Output cables must be sufficiently conductive to deliver the battery’s energy without introducing excessive resistance, which would result in a voltage drop, diminishing the jump starter’s capacity to start the vehicle. The more powerful the power source, the greater the requirement on the output cables. Booster PAC and Jump-N-Carry output cables are specifically mated to each power source to ensure optimal results. They are extremely conductive, flexible in cold temperatures and resistant to vehicle fluids and chemicals.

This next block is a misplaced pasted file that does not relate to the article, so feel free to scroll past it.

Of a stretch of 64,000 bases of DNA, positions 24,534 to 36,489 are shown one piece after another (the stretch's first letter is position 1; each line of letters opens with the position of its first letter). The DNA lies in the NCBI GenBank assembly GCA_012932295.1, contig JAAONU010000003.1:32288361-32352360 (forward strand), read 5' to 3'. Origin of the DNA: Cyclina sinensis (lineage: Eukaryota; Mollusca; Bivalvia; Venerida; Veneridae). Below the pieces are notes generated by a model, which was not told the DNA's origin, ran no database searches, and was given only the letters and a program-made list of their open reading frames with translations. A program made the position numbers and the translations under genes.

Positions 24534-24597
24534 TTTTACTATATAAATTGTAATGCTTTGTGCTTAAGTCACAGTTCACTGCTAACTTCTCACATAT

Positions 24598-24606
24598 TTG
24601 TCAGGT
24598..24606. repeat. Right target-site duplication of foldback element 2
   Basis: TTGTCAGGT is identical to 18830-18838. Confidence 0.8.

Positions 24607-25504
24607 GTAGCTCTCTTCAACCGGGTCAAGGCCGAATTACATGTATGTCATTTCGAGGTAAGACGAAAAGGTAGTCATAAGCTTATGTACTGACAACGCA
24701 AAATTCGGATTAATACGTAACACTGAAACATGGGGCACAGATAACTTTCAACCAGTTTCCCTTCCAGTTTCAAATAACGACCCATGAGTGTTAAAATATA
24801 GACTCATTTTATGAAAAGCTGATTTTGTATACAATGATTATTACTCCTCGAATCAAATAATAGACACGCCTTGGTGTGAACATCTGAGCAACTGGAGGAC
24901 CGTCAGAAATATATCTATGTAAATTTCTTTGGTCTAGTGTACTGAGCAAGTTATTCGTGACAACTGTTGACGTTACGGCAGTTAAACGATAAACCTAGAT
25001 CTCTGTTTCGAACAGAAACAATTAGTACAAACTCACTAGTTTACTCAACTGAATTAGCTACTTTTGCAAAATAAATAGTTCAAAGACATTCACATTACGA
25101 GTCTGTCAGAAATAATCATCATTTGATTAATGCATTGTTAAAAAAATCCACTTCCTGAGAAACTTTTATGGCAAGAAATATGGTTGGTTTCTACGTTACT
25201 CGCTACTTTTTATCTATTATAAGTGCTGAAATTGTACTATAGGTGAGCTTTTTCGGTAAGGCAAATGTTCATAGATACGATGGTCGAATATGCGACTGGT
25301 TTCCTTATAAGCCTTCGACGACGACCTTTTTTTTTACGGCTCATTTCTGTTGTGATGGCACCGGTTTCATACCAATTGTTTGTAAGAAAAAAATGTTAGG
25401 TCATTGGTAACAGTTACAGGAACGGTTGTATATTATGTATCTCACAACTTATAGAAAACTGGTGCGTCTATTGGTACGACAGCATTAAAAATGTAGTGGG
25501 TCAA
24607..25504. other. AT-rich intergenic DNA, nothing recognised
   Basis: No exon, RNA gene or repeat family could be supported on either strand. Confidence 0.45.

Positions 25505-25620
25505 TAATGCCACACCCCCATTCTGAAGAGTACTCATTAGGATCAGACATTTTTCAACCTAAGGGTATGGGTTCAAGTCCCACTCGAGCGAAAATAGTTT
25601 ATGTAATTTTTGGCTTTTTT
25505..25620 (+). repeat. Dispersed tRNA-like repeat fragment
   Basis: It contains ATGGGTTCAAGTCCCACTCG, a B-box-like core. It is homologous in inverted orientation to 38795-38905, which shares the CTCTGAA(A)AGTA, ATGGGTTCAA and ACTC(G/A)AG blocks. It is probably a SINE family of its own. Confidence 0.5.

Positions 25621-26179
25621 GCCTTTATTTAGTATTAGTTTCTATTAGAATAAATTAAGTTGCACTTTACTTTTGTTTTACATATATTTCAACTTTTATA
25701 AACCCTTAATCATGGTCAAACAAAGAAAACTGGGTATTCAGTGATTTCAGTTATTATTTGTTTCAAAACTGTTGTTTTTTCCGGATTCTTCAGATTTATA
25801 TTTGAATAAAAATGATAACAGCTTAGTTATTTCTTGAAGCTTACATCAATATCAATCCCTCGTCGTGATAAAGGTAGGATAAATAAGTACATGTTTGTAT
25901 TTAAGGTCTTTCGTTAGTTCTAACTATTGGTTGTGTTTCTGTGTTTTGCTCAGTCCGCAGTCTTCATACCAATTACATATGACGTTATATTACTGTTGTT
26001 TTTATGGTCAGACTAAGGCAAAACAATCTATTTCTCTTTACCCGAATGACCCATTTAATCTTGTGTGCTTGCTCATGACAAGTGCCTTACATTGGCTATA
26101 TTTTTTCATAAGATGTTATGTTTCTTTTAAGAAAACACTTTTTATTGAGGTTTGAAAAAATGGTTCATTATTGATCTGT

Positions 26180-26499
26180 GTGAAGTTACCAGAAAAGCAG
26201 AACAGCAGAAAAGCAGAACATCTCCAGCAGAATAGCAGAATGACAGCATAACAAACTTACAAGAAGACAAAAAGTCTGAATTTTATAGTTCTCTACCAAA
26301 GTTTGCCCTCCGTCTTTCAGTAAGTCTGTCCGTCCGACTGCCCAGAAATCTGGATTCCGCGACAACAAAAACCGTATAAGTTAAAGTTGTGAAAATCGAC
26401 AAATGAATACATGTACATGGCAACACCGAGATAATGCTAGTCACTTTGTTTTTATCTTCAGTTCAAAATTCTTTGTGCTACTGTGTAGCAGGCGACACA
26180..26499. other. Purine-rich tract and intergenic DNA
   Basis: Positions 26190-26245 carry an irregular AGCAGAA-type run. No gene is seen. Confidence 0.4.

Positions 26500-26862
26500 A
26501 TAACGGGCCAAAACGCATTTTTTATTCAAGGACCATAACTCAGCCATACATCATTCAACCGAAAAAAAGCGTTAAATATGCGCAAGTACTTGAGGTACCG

Like the output cables, battery clamps must facilitate an efficient transfer of power from the jump starter to the vehicle. This comes down to two factors: their conductive capability and their ability to create a proper physical connection to the vehicle, be that a battery post (positive cable) or the vehicle chassis (negative cable). Booster PAC and Jump-N-Carry models jump starters feature industrial grade clamps with high tension springs to penetrate battery corrosion. Many units feature our Hot JawTM clamps, which are wired on both sides of the clamp jaw for maximum power transmission to the vehicle. Some models feature our PowerJawTM clamps, which kick the rated carrying capacity even higher, making them suitable for the most demanding tasks.